With some electronic recordings, it is hard to tell exactly where new age ends and ambient electronica begins; Borderlands is such a recording. New age and ambient are both primary ingredients on this 2007 release by producer/composer Evan Bartholomew, aka Bluetech. Those familiar with the San Diego-based instrumentalist's background might wonder why Borderlands was released under the name Evan Bartholomew when some of his other CDs have been released under the Bluetech moniker, and perhaps it is a stylistic matter. Bartholomew's Bluetech releases (which have included 2003's Prima Materia and 2005's Sines and Singularities) have tended to be much more rhythmic and club-minded than Borderlands and don't have this album's strong new age appeal; so perhaps recording under two different names is his way of compartmentalizing his funkier side and his more reflective, new age-friendly side. Both sides of Bartholomew are appealing, and on Borderlands, his strong influences include, among others, Philip Glass, Brian Eno, and Tangerine Dream. This is not an album that pretends to rock; Borderlands is the sort of disc that would rather float than rock, and Bartholomew maintains a dreamy ambience. New age enthusiasts will appreciate the CD's calm, relaxing nature, but that isn't to say that Borderlands is mindless or favors a turn-your-brain-off approach; this 55-minute disc is no less substantial than the albums Bartholomew has recorded as Bluetech. Borderlands is not groundbreaking, but it is a likable and worthwhile demonstration of the producer/composer skills that Bartholomew brings to the electronic realm.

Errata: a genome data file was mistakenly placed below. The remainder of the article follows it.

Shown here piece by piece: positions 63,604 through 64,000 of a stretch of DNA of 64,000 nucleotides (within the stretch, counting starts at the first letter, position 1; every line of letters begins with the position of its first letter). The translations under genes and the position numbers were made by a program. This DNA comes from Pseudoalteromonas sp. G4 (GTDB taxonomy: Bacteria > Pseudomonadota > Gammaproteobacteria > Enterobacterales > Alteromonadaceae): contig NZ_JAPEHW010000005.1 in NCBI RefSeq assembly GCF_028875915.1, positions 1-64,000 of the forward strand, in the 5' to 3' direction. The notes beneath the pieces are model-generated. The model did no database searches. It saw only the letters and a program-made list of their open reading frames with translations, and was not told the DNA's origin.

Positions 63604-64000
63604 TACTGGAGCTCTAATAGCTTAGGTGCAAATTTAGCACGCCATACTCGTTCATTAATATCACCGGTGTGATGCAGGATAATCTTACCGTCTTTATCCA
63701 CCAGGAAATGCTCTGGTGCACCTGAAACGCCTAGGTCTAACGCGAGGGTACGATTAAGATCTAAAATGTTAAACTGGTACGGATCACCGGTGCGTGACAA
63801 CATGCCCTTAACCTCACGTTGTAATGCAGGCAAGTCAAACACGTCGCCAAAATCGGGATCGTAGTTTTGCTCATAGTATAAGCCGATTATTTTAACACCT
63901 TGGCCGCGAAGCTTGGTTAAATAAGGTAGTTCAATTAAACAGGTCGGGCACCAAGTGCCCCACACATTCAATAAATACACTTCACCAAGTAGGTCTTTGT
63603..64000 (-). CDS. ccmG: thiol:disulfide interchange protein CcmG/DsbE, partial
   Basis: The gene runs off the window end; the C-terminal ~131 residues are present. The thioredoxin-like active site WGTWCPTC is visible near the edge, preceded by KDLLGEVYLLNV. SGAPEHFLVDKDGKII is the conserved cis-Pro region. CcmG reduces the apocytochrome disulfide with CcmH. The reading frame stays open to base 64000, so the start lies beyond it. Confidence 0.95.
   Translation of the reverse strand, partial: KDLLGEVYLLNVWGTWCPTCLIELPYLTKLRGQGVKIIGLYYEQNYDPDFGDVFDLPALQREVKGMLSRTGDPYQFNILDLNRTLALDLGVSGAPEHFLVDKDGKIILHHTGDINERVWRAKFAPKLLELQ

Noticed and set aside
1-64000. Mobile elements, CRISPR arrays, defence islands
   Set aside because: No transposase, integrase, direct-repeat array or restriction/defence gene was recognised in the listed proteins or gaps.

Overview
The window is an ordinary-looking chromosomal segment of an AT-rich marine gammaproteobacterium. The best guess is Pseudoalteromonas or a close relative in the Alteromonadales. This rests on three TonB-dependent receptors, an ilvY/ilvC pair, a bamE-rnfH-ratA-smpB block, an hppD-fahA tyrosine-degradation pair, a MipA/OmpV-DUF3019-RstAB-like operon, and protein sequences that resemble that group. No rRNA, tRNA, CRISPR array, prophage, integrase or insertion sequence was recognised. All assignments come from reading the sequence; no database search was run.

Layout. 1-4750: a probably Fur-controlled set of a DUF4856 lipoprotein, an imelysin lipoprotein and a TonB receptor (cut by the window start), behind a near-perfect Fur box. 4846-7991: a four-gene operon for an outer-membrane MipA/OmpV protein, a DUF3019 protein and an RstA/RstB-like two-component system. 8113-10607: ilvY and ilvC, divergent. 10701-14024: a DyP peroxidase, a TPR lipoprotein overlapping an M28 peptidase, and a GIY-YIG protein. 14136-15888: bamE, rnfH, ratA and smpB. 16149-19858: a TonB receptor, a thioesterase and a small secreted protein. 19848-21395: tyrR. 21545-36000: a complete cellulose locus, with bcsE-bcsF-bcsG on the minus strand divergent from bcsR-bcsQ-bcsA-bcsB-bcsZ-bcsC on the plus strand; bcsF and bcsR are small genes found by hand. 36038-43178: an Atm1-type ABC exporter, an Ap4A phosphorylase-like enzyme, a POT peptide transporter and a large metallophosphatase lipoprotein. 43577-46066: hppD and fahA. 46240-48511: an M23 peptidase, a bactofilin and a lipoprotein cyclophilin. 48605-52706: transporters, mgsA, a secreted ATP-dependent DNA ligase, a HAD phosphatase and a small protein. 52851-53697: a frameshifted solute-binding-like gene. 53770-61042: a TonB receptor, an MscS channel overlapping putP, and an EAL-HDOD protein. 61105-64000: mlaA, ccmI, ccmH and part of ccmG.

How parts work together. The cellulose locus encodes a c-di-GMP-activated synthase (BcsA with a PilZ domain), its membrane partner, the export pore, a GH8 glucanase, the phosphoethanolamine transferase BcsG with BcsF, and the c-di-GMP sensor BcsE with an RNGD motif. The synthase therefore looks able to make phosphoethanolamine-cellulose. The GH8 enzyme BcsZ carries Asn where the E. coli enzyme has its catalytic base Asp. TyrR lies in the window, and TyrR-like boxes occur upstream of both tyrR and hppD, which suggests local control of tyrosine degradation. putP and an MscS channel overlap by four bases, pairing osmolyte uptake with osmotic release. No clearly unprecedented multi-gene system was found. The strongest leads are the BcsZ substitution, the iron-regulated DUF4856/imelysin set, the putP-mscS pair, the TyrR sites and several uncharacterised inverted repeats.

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AllMusic Review by Alex Henderson